# Color spaces¶

The color of stimuli can be specified when creating a stimulus and when using setColor() in a variety of ways. There are three basic color spaces that PsychoPy can use, RGB, DKL and LMS but colors can also be specified by a name (e.g. ‘DarkSalmon’) or by a hexadecimal string (e.g. ‘#00FF00’).

examples:

stim = visual.GratingStim(win, color=[1,-1,-1], colorSpace='rgb') #will be red
stim.setColor('Firebrick')#one of the web/X11 color names
stim.setColor('#FFFAF0')#an off-white
stim.setColor([0,90,1], colorSpace='dkl')#modulate along S-cone axis in isoluminant plane
stim.setColor([1,0,0], colorSpace='lms')#modulate only on the L cone
stim.setColor([1,1,1], colorSpace='rgb')#all guns to max
stim.setColor([1,0,0])#this is ambiguous - you need to specify a color space


## Colors by name¶

Any of the web/X11 color names can be used to specify a color. These are then converted into RGB space by PsychoPy.

These are not case sensitive, but should not include any spaces.

## Colors by hex value¶

This is really just another way of specifying the r,g,b values of a color, where each gun’s value is given by two hexadecimal characters. For some examples see this chart. To use these in PsychoPy they should be formatted as a string, beginning with # and with no spaces. (NB on a British Mac keyboard the # key is hidden - you need to press Alt-3)

## RGB color space¶

This is the simplest color space, in which colors are represented by a triplet of values that specify the red green and blue intensities. These three values each range between -1 and 1.

Examples:

• [1,1,1] is white

• [0,0,0] is grey

• [-1,-1,-1] is black

• [1.0,-1,-1] is red

• [1.0,0.6,0.6] is pink

The reason that these colors are expressed ranging between 1 and -1 (rather than 0:1 or 0:255) is that many experiments, particularly in visual science where PsychoPy has its roots, express colors as deviations from a grey screen. Under that scheme a value of -1 is the maximum decrement from grey and +1 is the maximum increment above grey.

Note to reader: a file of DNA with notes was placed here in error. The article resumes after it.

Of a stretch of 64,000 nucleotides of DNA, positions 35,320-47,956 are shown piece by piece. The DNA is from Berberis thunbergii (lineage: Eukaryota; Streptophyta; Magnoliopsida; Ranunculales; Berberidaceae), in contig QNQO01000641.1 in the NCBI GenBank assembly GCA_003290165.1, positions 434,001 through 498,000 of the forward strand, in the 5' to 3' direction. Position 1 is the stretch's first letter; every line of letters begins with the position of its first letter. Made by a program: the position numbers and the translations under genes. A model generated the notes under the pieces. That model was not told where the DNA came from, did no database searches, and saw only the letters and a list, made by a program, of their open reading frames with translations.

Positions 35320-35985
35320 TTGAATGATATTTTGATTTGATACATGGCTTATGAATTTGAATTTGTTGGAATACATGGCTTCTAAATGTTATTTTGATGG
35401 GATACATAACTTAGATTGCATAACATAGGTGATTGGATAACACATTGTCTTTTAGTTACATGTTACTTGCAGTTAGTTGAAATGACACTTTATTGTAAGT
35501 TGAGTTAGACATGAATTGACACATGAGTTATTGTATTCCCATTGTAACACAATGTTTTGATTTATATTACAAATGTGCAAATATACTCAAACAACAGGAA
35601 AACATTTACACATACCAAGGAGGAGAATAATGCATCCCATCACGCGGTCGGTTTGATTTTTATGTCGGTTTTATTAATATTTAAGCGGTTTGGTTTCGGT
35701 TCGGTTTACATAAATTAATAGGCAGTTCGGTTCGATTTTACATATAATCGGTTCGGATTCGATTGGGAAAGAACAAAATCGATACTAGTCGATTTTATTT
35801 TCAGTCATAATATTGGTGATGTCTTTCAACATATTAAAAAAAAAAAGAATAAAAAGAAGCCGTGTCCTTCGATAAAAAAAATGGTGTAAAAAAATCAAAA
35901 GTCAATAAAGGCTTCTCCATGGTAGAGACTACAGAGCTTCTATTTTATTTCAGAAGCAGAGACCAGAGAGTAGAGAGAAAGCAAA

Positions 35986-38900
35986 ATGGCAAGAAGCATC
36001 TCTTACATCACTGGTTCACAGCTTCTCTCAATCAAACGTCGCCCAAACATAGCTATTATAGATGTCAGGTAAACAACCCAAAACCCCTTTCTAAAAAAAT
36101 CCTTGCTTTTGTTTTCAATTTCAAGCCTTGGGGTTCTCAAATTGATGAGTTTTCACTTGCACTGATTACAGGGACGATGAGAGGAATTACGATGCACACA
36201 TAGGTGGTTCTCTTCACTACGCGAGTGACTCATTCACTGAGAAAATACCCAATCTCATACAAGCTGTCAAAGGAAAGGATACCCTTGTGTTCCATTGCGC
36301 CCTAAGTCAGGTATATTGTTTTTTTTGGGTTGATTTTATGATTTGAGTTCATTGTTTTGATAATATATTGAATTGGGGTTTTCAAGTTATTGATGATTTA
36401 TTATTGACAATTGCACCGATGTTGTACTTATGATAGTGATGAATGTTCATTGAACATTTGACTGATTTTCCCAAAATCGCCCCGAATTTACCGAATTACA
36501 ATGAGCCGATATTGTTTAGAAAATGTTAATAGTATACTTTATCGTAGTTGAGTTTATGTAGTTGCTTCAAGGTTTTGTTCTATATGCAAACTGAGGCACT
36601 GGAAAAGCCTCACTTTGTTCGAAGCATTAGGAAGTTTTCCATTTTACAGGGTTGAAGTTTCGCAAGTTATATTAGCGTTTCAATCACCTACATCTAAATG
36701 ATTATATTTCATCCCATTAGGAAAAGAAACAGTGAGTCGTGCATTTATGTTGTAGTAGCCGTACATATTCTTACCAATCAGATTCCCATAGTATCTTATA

Note that PsychoPy will use your monitor calibration to linearize this for each gun. E.g., 0 will be halfway between the minimum luminance and maximum luminance for each gun, if your monitor gammaGrid is set correctly.

## HSV color space¶

Another way to specify colors is in terms of their Hue, Saturation and ‘Value’ (HSV). For a description of the color space see the Wikipedia HSV entry. The Hue in this case is specified in degrees, the saturation ranging 0:1 and the ‘value’ also ranging 0:1.

Examples:

• [0,1,1] is red

• [0,0.5,1] is pink

• [90,1,1] is cyan

• [anything, 0, 1] is white

• [anything, 0, 0.5] is grey

• [anything, anything,0] is black

Note that colors specified in this space (like in RGB space) are not going to be the same another monitor; they are device-specific. They simply specify the intensity of the 3 primaries of your monitor, but these differ between monitors. As with the RGB space gamma correction is automatically applied if available.

## DKL color space¶

To use DKL color space the monitor should be calibrated with an appropriate spectrophotometer, such as a PR650.

In the Derrington, Krauskopf and Lennie 1 color space (based on the Macleod and Boynton 2 chromaticity diagram) colors are represented in a 3-dimensional space using spherical coordinates that specify the elevation from the isoluminant plane, the azimuth (the hue) and the contrast (as a fraction of the maximal modulations along the cardinal axes of the space).

In PsychoPy these values are specified in units of degrees for elevation and azimuth and as a float (ranging -1:1) for the contrast.

Note that not all colors that can be specified in DKL color space can be reproduced on a monitor. Here is a movie plotting in DKL space (showing cartesian coordinates, not spherical coordinates) the gamut of colors available on an example CRT monitor.

Examples:

• [90,0,1] is white (maximum elevation aligns the color with the luminance axis)

• [0,0,1] is an isoluminant stimulus, with azimuth 0 (S-axis)

• [0,45,1] is an isoluminant stimulus,with an oblique azimuth

1

Derrington, A.M., Krauskopf, J., & Lennie, P. (1984). Chromatic Mechanisms in Lateral Geniculate Nucleus of Macaque. Journal of Physiology, 357, 241-265.

2

MacLeod, D. I. A. & Boynton, R. M. (1979). Chromaticity diagram showing cone excitation by stimuli of equal luminance. Journal of the Optical Society of America, 69(8), 1183-1186.

## LMS color space¶

To use LMS color space the monitor should be calibrated with an appropriate spectrophotometer, such as a PR650.

In this color space you can specify the relative strength of stimulation desired for each cone independently, each with a value from -1:1. This is particularly useful for experiments that need to generate cone isolating stimuli (for which modulation is only affecting a single cone type).